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therefore possible to affirm that the formation of a knowledge-based economy precedes and is logically and historically opposed to the genesis of cognitive capitalism. The cognitive capitalism approach, as opposed to the dominant theorisations of the knowledgebased economy, constitutes a double inversion at both the conceptual and methodological levels. Firstly, rescuing the term "capitalism" means indicating the permanence, beyond any variation, of the invariants of the capitalist system. In particular, the determining role of profit and the wage relation, i.e., the different forms of labour on which the extraction of surplus value rests. Secondly, the term "cognitive" brings to light the new nature of labour, the sources of value and the forms of property that now support the accumulation of capital and the contradictions this generates. While so-called intangible and intellectual capital asserts itself as the main form of productive capital, at the same time, the produced also acquires immaterial characteristics, as opposed to the material character of the produced in industrial capitalism, commodity production by means of commodities. In terms of the mode of accumulation, the central issue in the development of capital is increasingly focused on controlling the production of knowledge and its transformation into goods, while relying on rent-extracting mechanisms: growth of finance and intellectual property rights (patents, copyrights and trademarks). The contradictions of the new capitalism manifest themselves both in the relationship between labour and capital (in the sphere of production and circulation) as well as, increasingly sharply, in the antagonism between the social nature of production and the private nature of appropriation. Thus, the meaning and stakes of the current transformation of capitalism are not, in fact, to be found in the simple constitution of a knowledge-based economy, but in the formation of a knowledge-based economy, framed and subsumed by the laws of capital accumulation. This process of restructuring is based on a new phase of de-socialisation of the economy, a new phase of primitive capital accumulation which develops according to a logic that follows four essential objectives: a) the capture of value based on the cooperation of labour, increasingly external and autonomous with respect to capital. As if the movement to foster labour cooperation were accompanied by a parallel movement to empower capital in the abstract, eminently flexible and mobile form of monetary capital; b) the progressive commodification of welfare state institutions, through the gradual colonisation of the commons represented by knowledge and life, in particular through the strengthening of intellectual property rights and the politics of control of life, which Marx described as a strategy to forcibly maintain the primacy of exchange value over wealth; c) the individualisation and precarity of the wage relationship, as a way of regaining control, in the face of an increasingly autonomous workforce (crisis of real subsumption), a process of desocialisation that also enhances the development of rent; d) attempts to break the unity of the figure of the diffuse intelligentsia by attempting to segment it into those linked to the most profitable sectors (finance and banking, tax collection agencies -AFIP-, start-ups, digital platforms, patent-oriented research activities) and those subject to the most precarious jobs in the new cognitive division of labour, those neotechnolaborised in the traditional sectors and the new standardised services (care work, various female jobs linked to social reproduction). In the age of the general intellect (i.e., of the hegemony of cognitive labour in capitalist production), the new social organisation of labour is conditioned by an increasing productive efficiency of cognitive labour and thus by an ontological primacy of living labour over dead labour in the capital relation. Of the dual function of the capitalist management of the production process, in the sense Marx assigned to it, with respect to its organisation on the one hand, and the despotic command with respect to the extraction of surplus labour on the other hand, only the latter remains. And, in parallel, in cognitive capitalism, unlike the smithian industrial model based on the centrality of the technical division of labour within the factories, the source of the "wealth of nations" is increasingly based on productive cooperation that takes place outside the precincts of the enterprises. In short, in many cases, the productive valuation of capital within enterprises today is no longer based on the effective role it used to play in the planning of the organisation of work. It depends much more, and mainly of the monetary power of command over labour, underpinning, in this sense, the blurred frontier that opens up between income and profit.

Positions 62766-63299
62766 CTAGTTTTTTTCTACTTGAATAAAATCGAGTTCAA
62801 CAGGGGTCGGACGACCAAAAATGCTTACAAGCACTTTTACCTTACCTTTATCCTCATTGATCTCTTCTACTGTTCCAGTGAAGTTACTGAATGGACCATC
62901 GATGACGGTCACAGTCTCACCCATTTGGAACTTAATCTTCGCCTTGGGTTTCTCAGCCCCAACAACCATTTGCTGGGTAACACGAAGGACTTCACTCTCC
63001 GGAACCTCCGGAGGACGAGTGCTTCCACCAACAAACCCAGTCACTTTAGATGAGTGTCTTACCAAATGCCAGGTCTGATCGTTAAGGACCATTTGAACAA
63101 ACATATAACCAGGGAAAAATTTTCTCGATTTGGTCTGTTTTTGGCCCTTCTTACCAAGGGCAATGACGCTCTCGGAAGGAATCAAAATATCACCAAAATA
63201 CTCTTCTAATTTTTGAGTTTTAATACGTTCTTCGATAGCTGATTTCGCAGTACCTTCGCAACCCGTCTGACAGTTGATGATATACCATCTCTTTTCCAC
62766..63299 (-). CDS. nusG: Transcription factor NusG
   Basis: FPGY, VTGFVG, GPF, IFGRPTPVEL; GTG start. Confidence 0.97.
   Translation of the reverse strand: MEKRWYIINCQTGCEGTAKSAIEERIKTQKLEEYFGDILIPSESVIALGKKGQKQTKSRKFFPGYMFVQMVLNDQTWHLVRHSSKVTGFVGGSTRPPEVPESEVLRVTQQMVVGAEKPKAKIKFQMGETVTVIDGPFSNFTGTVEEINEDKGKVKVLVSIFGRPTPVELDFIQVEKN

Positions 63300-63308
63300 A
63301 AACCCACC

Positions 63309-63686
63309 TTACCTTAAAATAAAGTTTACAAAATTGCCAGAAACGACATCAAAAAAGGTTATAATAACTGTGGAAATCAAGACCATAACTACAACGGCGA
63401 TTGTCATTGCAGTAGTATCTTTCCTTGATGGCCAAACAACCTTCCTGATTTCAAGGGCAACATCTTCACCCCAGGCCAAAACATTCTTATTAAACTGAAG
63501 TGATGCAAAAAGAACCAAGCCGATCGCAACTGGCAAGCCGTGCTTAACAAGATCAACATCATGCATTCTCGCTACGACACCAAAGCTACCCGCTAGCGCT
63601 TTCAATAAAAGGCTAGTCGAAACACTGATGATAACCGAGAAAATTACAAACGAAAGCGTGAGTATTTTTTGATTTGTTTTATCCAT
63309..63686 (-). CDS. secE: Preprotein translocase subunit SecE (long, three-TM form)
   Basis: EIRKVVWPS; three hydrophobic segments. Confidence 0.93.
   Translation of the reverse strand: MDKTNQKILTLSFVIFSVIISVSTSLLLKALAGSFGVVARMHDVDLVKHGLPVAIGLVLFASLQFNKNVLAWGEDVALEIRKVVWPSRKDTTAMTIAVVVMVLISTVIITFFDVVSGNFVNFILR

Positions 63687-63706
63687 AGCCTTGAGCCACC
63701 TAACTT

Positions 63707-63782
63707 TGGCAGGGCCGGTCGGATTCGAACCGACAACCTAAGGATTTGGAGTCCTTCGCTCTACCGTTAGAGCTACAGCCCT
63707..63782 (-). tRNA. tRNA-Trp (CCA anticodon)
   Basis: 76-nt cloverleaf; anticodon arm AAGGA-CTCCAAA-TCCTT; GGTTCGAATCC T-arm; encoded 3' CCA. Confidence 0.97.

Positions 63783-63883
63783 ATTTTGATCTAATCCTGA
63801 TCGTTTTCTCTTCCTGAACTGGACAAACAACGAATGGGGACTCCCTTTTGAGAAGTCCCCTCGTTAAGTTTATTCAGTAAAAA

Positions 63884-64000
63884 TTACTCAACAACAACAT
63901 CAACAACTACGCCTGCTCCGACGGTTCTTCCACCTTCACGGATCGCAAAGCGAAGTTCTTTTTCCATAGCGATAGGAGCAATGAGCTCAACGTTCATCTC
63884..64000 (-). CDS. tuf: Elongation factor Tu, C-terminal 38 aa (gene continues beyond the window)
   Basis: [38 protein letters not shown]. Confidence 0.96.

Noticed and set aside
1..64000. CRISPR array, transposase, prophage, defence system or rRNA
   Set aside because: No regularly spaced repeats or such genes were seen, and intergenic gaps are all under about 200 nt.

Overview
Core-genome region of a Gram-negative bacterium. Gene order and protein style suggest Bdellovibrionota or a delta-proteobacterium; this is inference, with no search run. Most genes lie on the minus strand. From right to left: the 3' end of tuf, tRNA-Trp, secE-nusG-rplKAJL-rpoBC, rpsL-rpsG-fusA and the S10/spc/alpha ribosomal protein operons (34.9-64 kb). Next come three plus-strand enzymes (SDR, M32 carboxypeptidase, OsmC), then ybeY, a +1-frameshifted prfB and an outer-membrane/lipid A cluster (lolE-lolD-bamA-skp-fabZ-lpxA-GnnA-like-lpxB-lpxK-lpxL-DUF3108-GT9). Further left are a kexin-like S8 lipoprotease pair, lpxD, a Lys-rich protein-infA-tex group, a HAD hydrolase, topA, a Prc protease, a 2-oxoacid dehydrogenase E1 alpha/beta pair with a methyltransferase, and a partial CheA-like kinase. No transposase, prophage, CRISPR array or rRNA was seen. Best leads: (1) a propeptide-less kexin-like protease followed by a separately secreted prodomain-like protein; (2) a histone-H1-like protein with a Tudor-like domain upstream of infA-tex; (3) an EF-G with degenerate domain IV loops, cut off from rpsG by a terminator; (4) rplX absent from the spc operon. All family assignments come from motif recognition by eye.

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Capitalism has made society as a whole productive. This is why profit, capitalist profit, no longer comes from an isolated factory, but from social production as a whole. It is no longer possible to determine profit as the monetary expression of surplus-value, insofar as production has gone beyond the frontiers of the factory. And all this because the nature of labour has changed: every life has become integrally productive. Production today is increasingly social in two senses. On the one hand, production takes place in networks of cooperation. In turn, the end result of production can no longer be circumscribed simply to material or immaterial commodities; its output now also brings together the production of social relations, ultimately of human life itself. This is the meaning given to the new type of contemporary production, as anthropogenetic or biopolitical production. Production takes the form of the capitalist Common. The particularity of cognitive capitalism is that its production is simultaneously the production of subjectivity, the production of social relations, the ultimate material support of the Common. It is the capitalist productive process itself that has been modified: superimposed on factory production is the post-Fordist organisation of the exploitation of the general intellect over the whole of society and the capture of the socially produced surplus value through financial mechanisms. The form of exploitation and the mode of extraction of surplus value has changed. The value produced is not only the responsibility of the individual worker but is based on the social cooperation involved, while the appropriation of surplus value no longer takes place as before directly as the direct exploitation of labour, but now takes the form of appropriation by capital as the extraction of the Common as the constitution of total social production. Common as a mode of production. Commonfare or Common Welfare. In our Latin American societies, after the wave of privatisation and neoliberalism, it is clear that, despite the efforts and policies of recent governments, a significant mass of workers, invisible from the point of view of the labour regulations in force, remain outside the classic labour spaces. What has changed is the material constitution of our countries insofar as the system of industrial relations has been radically altered. We are witnessing a progressive degradation of dependent labour and, at the same time, a fragmentation of labour. The postFordist organisation of work has rendered almost impracticable a whole series of regulations that regulated labour conflicts and negotiations typical of the previous period23. To speak of the Common is to bring into play the distinction between the public and the private. It is not surprising that, in the face of the practice of real socialism and the capitalist welfare state, the idea and conception of the common takes equivocal approaches. If real socialism confused the public with the state, reducing the commons to the state by simultaneously confusing the commons with the public, the practice of the capitalist welfare state, which developed the public as a device associated with the welfare state, also assimilated the public to the commons, confusing the two spaces. With the growth of Fordism and the Keynesian state, the dialectic between the public and the private became so inclusive that the organisation of solidarity itself appears increasingly mediated by the bureaucratic organisation of the welfare state. For Negri et al.24, on the other hand, both the project and the definition of the Common consist in going beyond the concepts of private and public, transcending both categories within a common management. The Common is constituted on the very terrain of the materiality associated with labour activity in cognitive capitalism, in the form of cooperation and networking. Indeed, for the immaterial worker, the Common represents not only the material condition of his activity - an activity that 23 Suffice it to recall that in our country only 25% of the workforce is unionized, i.e. it responds to labour regulations such as Collective Labor Agreements. The mediation of the Collective Labor Contract could work because subjectivity in this phase was based on collective, i.e., class terms, and the legal devices were confined to the interior of the various national societies. 24 A. Fumagalli, A. Giuliani, S. Lucarelli, C. Vercellone, T. Negri, Cognitive capitalism, welfare and labour. The commonfare hypothesis, New York, Routledge, 2019